GONYEA: It was an echo of how the torture video tapes had been destroyed years before. Again, Senator Feinstein.
FEINSTEIN: This type of behavior would not have been possible had the CIA allowed the committee to conduct the review of documents here in the Senate. In short, this was the exact sort of CIA interference in our investigation that we sought to avoid at the outset.
GONYEA: And until Senator Feinstein laid out this timeline, all of this was playing out behind closed doors and things were just heating up.
JOHNSON: Using the CIA search engine, Senate staffers found important notes to former CIA director, Leon Panetta, what came to be known as The Panetta Review. Here's how Feinstein describes it.
FEINSTEIN: What was unique and interesting was not their classification level, but rather their analysis and acknowledgement of significant CIA wrongdoing.
JOHNSON: Most of what we know about that wrongdoing has been dug out by reporters or leaked by insiders. But with the Senate investigative reports still secret, the public record is far from complete.
GONYEA: Meanwhile, Republicans were skittish about congressional review of the Bush era tactics. When the 6,000 page draft report was finally finished in December, 2012, Republicans largely broke with Democrats. Senator Saxby Chambliss, the ranking Republican on the panel, spoke to NPR that month.
SENATOR SAXBY CHAMBLISS: This draft report contains a number of significant errors and emissions about the history and the utility of the CIA's detention and interrogation program. It's really not surprising, given the fact that the review was conducted without interviewing any of the people involved.
GONYEA: Again, the conflict between the oversight committee and the CIA escalated. Many of the CIA's own objections to the report were contradicted by notes prepared for its former director Leon Panetta, the same notes the CIA says Senate aides never should've seen in the first place.
JOHNSON: Wary about how documents had vanished in the past, Senate aides took no chances that these corroborating CIA documents would disappear. Dianne Feinstein.
FEINSTEIN: The committee staff securely transported a printed portion of the draft from the committee's secure room at the CIA-leased facility to the secure committee spaces in the Hart Senate Office Building.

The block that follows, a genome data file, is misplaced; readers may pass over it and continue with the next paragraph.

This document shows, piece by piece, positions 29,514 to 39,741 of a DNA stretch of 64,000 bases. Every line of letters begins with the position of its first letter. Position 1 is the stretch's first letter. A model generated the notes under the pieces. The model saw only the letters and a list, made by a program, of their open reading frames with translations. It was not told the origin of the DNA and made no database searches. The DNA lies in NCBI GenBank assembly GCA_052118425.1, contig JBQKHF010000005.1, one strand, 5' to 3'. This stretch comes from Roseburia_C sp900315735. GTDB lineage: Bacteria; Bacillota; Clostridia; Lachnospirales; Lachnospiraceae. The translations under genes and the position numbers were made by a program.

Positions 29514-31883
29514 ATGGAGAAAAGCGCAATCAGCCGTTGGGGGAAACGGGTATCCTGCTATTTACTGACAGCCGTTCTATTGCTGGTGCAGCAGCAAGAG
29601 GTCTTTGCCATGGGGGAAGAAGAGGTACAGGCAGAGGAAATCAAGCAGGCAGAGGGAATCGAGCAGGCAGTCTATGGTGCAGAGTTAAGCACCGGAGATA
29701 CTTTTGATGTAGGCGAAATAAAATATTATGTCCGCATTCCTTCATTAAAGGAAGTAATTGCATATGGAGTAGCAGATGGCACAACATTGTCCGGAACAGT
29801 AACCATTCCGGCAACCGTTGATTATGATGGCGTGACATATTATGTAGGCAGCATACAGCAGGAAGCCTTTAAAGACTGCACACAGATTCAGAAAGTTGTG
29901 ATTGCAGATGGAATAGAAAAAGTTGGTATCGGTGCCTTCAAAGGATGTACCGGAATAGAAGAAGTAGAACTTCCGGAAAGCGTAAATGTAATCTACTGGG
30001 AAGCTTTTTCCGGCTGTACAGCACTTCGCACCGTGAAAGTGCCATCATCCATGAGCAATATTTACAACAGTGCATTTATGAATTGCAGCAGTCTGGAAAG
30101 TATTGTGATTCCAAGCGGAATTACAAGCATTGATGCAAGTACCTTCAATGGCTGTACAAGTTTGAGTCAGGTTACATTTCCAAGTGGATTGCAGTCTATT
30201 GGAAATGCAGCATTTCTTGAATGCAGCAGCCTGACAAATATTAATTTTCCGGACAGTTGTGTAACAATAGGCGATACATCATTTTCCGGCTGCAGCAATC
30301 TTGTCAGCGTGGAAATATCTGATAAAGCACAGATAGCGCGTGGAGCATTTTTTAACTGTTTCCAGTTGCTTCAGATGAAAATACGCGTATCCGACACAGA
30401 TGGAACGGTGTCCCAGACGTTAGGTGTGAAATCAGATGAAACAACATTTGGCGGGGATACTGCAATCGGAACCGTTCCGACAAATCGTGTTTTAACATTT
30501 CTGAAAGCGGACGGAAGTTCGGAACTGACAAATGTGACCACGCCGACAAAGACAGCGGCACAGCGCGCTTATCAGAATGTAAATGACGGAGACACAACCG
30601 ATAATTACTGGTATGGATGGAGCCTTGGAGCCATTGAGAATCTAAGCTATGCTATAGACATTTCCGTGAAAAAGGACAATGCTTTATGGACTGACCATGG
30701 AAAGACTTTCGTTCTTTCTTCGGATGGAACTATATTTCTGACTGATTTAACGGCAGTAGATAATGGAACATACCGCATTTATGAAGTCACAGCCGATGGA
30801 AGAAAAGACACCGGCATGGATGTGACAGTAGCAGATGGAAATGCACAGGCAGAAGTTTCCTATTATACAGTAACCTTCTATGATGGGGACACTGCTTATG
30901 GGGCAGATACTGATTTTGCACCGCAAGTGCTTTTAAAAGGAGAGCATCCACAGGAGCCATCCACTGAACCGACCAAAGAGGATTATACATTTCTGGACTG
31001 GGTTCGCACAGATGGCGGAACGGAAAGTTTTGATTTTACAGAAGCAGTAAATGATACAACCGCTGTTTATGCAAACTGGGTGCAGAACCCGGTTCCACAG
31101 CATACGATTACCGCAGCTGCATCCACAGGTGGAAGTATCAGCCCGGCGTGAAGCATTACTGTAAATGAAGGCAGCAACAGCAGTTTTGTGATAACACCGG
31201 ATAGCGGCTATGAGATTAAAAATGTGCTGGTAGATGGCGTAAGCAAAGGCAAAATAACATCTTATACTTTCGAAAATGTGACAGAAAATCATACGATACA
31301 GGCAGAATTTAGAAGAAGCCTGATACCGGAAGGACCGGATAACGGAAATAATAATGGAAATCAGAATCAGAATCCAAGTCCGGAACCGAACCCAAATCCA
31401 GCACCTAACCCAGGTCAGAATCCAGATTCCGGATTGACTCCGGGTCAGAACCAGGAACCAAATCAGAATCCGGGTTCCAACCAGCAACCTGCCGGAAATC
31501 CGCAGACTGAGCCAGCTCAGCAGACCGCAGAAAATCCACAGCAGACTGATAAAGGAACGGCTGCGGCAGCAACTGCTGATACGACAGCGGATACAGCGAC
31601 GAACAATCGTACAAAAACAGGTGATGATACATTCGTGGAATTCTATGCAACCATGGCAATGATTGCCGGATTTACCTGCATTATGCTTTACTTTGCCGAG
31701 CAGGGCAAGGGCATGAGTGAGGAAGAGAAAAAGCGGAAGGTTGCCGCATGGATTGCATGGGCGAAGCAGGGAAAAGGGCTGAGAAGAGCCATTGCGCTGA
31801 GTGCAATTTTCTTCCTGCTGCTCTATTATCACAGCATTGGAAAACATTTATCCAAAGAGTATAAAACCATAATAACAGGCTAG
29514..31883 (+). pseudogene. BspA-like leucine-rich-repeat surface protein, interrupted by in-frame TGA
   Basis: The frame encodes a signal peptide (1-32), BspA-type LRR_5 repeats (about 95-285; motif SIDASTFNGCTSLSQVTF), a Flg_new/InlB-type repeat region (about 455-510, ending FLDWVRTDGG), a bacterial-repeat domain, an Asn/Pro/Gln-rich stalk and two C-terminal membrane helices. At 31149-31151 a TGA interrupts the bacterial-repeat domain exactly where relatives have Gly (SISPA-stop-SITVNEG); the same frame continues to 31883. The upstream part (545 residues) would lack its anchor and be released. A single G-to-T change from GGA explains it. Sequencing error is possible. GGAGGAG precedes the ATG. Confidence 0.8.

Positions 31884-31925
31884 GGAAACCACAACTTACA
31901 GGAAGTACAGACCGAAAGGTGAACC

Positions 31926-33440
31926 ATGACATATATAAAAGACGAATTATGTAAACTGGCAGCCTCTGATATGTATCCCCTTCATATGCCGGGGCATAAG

JOHNSON: Those notes, the Panetta review, had, in fact, disappeared from the Senate computer. Feinstein privately demanded that they be restored and in January of this year, the new CIA director, John Brennan, called an emergency meeting with committee leaders.
GONYEA: But Brennan turned the tables, accusing Senate aides of hacking the CIA computers, and there was more. Brennan told committee leaders that the CIA searched Senate computers in northern Virginia to figure out what happened.
JOHNSON: That was the last straw for Feinstein. The CIA snooping on the Senate? Separation of powers alone, she said, made the CIA actions unlawful. This drama became public when Feinstein took to the Senate floor.
GONYEA: CIA Director Brennan responded hours later.
JOHN BRENNAN: As far as the allegations of, you know, CIA hacking into, you know, Senate computers, nothing could be further from the truth. And we wouldn't do that. I mean, that's just beyond the, you know, the scope of reason.
GONYEA: Brennan also urged everyone to avoid jumping to conclusions.
BRENNAN: I would just encourage some members of the Senate to take their time to make sure that they don't overstate what they've claimed, and what they probably believe to be the truth.
GONYEA: It's in this overheated atmosphere that the committee votes on whether to make the report public. The president says he supports release of the report. But even if that happens, the administration will redact still classified chunks of it with a black pen.
JOHNSON: We've learned a lot about the struggle to rein in the CIA. But essential questions about torture remain. How extensive was it? Did it help yield information that led the U.S. to Osama bin Laden? And an even larger question: Will the official history of U.S. actions after 9/11 serve as a check on torture in the future?
GONYEA: And Don Gonyea, NPR News, Washington.